London Great Britain’s Prime Minister Liz Truss has already suffered a bitter political defeat after only three weeks in office. In a humiliating about-face, Finance Minister Kwasi Kwarteng had to withdraw the planned reduction in the top tax rate from 45 to 40 percent.
Kwarteng announced the measure just ten days ago as part of his “mini-budget draft” as an important part of the government’s growth plan.
The finance minister confirmed the British government’s change of course on Monday morning at the Conservative party conference in Birmingham: the top tax rate for top earners would not be abolished after all. “We understood, we listened,” wrote the conservative politician in a statement published on Twitter. “It is clear that removing the 45 percent tax rate is distracting us from our primary task of addressing our country’s challenges,” he said.
Despite growing criticism from their own ranks and the negative reaction on the financial markets, Truss and Kwarteng defended their tax plans on Sunday.
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However, after former Ministers Michael Gove and Grant Shapps openly criticized the Conservative Party Conference, it became increasingly clear that the government would not get a majority in Parliament to abolish the top tax rate.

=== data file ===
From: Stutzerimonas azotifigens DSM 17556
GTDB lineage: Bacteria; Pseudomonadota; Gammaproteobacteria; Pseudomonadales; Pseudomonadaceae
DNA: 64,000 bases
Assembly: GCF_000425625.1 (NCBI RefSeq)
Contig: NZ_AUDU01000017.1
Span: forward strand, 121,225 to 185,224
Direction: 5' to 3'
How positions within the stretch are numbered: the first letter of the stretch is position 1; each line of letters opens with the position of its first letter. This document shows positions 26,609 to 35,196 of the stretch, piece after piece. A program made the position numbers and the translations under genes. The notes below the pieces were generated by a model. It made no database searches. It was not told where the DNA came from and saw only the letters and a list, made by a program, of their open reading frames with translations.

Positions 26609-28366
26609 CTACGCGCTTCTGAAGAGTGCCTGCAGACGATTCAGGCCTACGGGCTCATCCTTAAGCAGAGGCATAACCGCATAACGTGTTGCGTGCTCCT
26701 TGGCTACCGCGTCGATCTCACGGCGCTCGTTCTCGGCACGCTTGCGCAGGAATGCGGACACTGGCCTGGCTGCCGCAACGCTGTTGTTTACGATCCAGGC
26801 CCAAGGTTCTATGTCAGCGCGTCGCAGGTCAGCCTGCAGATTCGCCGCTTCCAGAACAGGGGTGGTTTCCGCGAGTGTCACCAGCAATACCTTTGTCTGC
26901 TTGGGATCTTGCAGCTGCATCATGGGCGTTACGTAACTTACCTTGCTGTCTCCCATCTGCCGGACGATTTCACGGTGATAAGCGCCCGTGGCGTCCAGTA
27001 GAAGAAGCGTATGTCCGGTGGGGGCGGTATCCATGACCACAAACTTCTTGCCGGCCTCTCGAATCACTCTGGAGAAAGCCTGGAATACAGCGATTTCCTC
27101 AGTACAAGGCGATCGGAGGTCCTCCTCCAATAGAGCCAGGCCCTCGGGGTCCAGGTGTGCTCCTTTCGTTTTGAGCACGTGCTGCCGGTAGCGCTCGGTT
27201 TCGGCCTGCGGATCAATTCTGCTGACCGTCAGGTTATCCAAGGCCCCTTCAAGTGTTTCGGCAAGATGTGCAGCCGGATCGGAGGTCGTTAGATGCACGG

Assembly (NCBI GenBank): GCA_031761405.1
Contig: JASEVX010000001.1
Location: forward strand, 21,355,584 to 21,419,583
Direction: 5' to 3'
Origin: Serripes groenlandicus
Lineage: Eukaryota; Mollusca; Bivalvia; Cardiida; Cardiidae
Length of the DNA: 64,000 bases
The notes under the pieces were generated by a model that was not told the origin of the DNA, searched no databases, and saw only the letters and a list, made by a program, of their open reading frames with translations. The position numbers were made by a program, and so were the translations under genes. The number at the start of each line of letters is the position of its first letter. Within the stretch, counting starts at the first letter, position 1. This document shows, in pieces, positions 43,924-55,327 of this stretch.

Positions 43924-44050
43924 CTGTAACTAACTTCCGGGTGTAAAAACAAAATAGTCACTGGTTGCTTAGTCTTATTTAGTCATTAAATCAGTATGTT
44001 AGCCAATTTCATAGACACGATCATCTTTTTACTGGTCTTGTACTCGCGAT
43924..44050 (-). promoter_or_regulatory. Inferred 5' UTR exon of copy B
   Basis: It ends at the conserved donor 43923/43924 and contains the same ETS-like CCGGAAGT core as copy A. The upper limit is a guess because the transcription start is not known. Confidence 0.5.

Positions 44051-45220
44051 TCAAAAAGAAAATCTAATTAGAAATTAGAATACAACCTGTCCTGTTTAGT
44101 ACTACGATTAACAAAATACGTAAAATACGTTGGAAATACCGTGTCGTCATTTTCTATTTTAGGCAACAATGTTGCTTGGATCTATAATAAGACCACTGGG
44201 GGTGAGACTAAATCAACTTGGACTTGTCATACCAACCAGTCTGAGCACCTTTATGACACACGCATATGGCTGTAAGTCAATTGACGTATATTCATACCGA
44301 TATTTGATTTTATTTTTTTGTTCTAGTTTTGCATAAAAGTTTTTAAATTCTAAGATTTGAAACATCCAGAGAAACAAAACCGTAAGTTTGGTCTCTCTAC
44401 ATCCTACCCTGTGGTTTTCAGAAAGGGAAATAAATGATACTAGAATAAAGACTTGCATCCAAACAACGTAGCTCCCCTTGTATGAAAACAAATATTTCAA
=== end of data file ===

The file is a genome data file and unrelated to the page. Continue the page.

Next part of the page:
In addition, according to the latest opinion polls, the Tories have fallen far behind the opposition Labor Party in terms of voter support. The opinion research institute YouGov had determined a deficit of 33 percentage points at the weekend.
>> Read our global risk analysis here: “Biggest Source of Instability for Global Financial Markets” – Great Britain on the way to the sidelines
The financial markets reacted with relief to the turnaround. The pound is up nearly a percent against the dollar in early trade after falling to its lowest level against the greenback the previous week.
Above all, the fact that the government in London wants to finance its tax plans with new debt caused considerable turbulence on the markets. Interest rates on British government bonds rose so sharply within a short period of time that the Bank of England had to intervene with new bond purchases worth 65 billion pounds. After the political turnaround, the cost of borrowing fell.
The planned cut in the top tax rate was primarily a symbolic gesture, with which Truss and Kwarteng wanted to signal that their growth plan would primarily target higher earners. Fiscally, the measure would only have cost around £2 billion a year.
However, ex-ministers Gove and Shapps criticized the fact that relieving the top earners was not politically justifiable when the rest of the country was stuck in the worst economic crisis in 50 years and was suffering from the enormous increase in energy costs. Gove also called it “not conservative” to finance the tax breaks on credit.
Kwarteng and Truss want to continue to hold on to other, equally controversial parts of the economic plan. It also plans to lower the base tax rate from 20 to 19 percent, cancel the previous government’s plan to increase corporate income tax from 19 to 25 percent, and reverse the increase in National Insurance contributions.
Kwarteng is set to defend his growth plans at the Tory party conference tonight. Truss will address delegates on Wednesday morning.
More: Truss jeopardizes Britain’s economic fortunes